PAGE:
Governments must protect the rights of South-Asian domestic workers migrating to the Middle East, says GAATW on International Migrants Day.
On International Migrants Day, Jebli Shrestha, GAATW's Programme Officer - Research, speaks out against the restrictive migration polices of countries of origin in South Asia and calls on governments to protect domestic workers' rights.
Migration for work has numerous benefits. Migrants fill labour force gaps in destination countries; countries of origin earn foreign currency; while workers gain personal development together with economic agency. However, migration policies of both destination and countries of origin, especially for domestic workers, are not centred on the rights of migrant workers. Instead they provide inadequate rights protection and deny further development opportunities for workers.
It is estimated that 40% of migrant workers in Gulf countries are women from South Asia, the majority are domestic workers, attracted by the free visa provision of destination countries. Despite this, governments in these countries shy away from providing conditions for decent work and a dignified life by failing to recognise domestic work as formal labour or provide protection for workers. This invisibility of domestic workers in the legal framework is reflected in the attitudinal issues faced by the workers within the household of their employers.
Similarly, countries of origin that benefit from remittances sent by migrant domestic workers also lack adequate measures that protect the rights of migrant workers. Many South Asian governments have imposed restrictive policies that have made migration for work for women riskier. Nepal's ban on women under the age of 30 migrating for domestic work is an example.
Governments defend their policies as "protecting" women from abuses they face at destinations. However, the move to curtail women's freedom has been seen as a reflection of cultural practices in the region where women's sexual purity is linked to the family's honour and, in a larger context, that of the nation's.
Such policies ignore root causes of women's migration for domestic work. Long-standing discrimination and inequality play an important role – the majority of these workers are rural women with lower levels of education and limited economic options. Many also decide to migrate to escape unhappy or unwanted relationships and violence, to access opportunities for development and sometimes for just an opportunity to see the world beyond. Many women view abuses and exploitation at destination merely as an extension of experiences at home.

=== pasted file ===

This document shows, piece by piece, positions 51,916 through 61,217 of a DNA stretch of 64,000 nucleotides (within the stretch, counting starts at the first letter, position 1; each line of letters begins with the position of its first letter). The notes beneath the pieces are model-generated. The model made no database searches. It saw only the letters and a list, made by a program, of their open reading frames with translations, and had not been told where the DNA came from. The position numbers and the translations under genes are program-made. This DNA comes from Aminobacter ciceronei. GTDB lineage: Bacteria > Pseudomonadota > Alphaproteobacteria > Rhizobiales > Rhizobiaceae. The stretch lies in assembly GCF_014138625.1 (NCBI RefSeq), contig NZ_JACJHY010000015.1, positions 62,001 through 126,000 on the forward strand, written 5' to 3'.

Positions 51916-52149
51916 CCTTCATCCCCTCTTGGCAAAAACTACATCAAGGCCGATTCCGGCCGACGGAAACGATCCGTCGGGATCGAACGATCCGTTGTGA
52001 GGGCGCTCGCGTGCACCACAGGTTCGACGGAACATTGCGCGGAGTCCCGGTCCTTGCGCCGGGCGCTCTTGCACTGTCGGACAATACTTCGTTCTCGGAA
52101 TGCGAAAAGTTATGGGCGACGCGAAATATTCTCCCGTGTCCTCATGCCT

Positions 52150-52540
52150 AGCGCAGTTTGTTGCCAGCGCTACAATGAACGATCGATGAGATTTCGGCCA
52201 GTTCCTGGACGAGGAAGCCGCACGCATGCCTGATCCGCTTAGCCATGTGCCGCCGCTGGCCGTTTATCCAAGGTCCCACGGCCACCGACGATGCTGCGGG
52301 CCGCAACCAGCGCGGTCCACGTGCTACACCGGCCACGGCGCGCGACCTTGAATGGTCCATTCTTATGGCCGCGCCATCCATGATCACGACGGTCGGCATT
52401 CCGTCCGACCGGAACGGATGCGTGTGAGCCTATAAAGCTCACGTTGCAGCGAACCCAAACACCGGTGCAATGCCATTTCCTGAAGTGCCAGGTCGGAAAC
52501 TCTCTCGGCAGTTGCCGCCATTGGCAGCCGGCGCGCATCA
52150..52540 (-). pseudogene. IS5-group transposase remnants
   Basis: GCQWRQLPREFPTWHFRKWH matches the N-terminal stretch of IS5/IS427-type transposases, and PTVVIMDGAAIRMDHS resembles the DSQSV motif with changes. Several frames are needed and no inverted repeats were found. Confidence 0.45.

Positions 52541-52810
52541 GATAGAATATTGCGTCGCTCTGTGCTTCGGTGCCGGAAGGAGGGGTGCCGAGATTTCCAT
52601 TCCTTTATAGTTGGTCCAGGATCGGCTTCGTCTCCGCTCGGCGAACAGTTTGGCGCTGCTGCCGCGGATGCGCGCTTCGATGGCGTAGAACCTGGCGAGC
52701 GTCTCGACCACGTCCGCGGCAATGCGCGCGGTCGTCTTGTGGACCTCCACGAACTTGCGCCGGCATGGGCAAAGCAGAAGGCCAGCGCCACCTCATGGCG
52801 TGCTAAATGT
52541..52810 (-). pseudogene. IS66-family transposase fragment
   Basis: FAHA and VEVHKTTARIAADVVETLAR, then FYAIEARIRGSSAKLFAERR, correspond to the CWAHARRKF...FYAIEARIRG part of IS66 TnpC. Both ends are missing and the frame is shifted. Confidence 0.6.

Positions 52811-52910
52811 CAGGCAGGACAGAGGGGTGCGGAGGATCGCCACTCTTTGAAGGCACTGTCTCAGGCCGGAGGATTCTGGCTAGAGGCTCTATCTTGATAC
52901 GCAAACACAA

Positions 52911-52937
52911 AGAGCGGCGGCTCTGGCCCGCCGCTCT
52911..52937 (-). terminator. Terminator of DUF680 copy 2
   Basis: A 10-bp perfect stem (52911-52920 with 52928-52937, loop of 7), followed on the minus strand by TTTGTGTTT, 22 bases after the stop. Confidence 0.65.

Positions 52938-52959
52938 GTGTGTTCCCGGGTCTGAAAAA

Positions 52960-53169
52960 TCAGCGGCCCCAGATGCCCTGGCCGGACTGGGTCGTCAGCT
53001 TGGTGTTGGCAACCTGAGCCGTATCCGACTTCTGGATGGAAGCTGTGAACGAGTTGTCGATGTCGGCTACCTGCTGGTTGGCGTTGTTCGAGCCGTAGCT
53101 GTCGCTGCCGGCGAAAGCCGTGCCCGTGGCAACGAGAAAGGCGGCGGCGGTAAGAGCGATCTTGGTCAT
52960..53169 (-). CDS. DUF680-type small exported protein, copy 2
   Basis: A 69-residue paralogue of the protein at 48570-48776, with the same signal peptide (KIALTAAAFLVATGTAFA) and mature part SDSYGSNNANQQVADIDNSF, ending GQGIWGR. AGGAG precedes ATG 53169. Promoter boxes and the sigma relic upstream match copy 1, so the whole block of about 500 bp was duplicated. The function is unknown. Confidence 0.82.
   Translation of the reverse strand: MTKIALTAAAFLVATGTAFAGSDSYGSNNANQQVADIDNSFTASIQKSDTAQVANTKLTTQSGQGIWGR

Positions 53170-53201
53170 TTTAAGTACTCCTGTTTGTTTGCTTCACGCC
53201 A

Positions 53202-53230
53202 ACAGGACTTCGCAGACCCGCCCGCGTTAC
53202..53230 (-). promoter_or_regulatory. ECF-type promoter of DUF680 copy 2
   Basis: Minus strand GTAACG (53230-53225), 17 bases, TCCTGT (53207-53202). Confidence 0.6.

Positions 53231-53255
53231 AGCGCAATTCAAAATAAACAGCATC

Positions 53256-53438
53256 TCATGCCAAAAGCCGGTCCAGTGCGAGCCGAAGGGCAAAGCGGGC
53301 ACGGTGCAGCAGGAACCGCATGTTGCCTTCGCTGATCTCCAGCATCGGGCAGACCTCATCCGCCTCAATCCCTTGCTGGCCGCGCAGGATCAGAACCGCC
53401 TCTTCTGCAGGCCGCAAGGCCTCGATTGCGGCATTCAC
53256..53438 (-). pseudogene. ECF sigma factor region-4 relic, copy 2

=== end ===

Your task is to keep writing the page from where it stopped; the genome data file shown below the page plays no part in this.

Nepal's example shows that restrictions on migration have not discouraged women from travelling to Gulf countries to work as domestic workers – indicating the ineffectiveness of such policies in "protecting" women. If anything, restrictions have made their journeys more dangerous and their migration experiences worse.
For example, barriers and restrictions form the basis of business models of unscrupulous agents that aid women to move for work. Even when agents act with good intentions, women travelling in contravention of government restrictions may find themselves in situations of risk during the journey or at destination, and may lack state protection should they need it.
Regulated open channels for migration and enhanced measures for protection of rights of migrant domestic workers at destinations ensures safer migration. An important step both for countries of origin and destination would be to ratify and implement obligations specified in the International Labour Organisation's Domestic Workers Convention 189.
The economic and political influences of countries of destination allow them to shop around in the Asian region for the lowest cost workers, and disregard the rights of domestic workers to a living wage and other labour rights. Ensuring migrant workers' wage protection and fair remuneration is critical. This would only be possible if countries of origin refrain from undercutting each other by providing workers at lower wages.
Development of domestic workers also requires countries of origin to invest substantially in the workers – at the very least in quality skills and language training – so they can adapt to and perform their tasks. However, understanding of rights – as a woman, as a worker, as a migrant worker – is equally imperative. Women must be able to recognise when their rights are violated and to take action against it. It is the responsibility of both countries of origin and destination to guarantee a safe environment to migrant domestic workers through policies and laws that uphold their rights as workers and ensure effective implementation.